Carrie LeRoy, an intellectual property and technology lawyer in the Palo Alto office of the firm Skadden, Arps, Slate, Meagher & Flom, tested the idea in Palo Alto High School Living Skills classes over the summer and plans to take it to a broader range of area schools next year.
"Really bad things can happen to good people, good teenagers," LeRoy told a Living Skills class at Gunn High School earlier this month.
"There's some idea in our culture that suggests it's your fault if something bad happens to you. It's not, and the law doesn't look at it that way."
She said teens should "know your rights and know the law" if they witness or are involved in situations of cyberbullying or sexual assault.
LeRoy implored students to speak to a trusted adult — a parent, neighbor, sibling, guidance counselor or coach — "if you see something that doesn't look right out there on the Internet, in social media, or if you hear that someone was assaulted.
"These things are too difficult (for students to handle by themselves)," LeRoy said.
Joining LeRoy at the Gunn presentation was a representative of the nonprofit Legal Advocates for Children and Youth. She has appealed to lawyers from other companies and firms to make similar presentations to get the message out to a greater number of teens.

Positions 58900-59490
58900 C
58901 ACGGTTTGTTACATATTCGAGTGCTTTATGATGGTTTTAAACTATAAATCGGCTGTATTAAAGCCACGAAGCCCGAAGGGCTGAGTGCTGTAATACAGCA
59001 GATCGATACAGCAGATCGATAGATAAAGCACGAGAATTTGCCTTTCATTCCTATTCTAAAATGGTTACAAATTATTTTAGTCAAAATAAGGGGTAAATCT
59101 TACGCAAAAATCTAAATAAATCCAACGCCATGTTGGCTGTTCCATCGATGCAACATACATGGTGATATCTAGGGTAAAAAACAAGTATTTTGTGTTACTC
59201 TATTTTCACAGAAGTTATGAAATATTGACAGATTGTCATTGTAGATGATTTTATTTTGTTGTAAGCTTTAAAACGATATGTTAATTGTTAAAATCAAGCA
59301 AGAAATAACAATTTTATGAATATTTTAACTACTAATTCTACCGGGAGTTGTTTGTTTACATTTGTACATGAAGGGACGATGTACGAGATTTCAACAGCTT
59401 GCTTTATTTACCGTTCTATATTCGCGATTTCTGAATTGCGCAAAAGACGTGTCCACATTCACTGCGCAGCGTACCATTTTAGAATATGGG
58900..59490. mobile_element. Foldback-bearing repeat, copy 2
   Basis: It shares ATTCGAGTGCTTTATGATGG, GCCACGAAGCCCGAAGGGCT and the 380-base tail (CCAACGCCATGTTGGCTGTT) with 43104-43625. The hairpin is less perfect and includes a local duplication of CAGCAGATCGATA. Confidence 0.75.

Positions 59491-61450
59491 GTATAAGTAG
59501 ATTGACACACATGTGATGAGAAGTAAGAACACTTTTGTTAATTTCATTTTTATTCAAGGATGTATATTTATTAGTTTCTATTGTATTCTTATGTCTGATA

LeRoy distributed fliers on cyberbullying and sexual assault, with checklists on how students should legally protect themselves and advice such as, "Think before you post! Online photos and messages are there forever. Your photos can be copied and changed."
She reviewed with students the case of the Saratoga teen, 15-year-old Audrie Potts, who died in 2012 eight days after passing out at a party and allegedly being sexually assaulted.
"In those eight days she did not talk to a single adult about what happened," LeRoy said.
Instead, LeRoy told the students, Potts went online to try to figure out what happened. After falsely being told, "The whole school has seen these pictures, you're so screwed, LOL," she died by suicide.
"I think about Audrie Potts in that eight-day period, clearly the darkest time of her life," she said. "Her mother said she would come home, wouldn't talk, and she'd slam the door and interact with technology."
LeRoy's handouts for students list measures for students to protect themselves in any case of cyberbullying or sexual assault, including telling a trusted adult. They also list hotlines and websites where students can find counseling or legal assistance.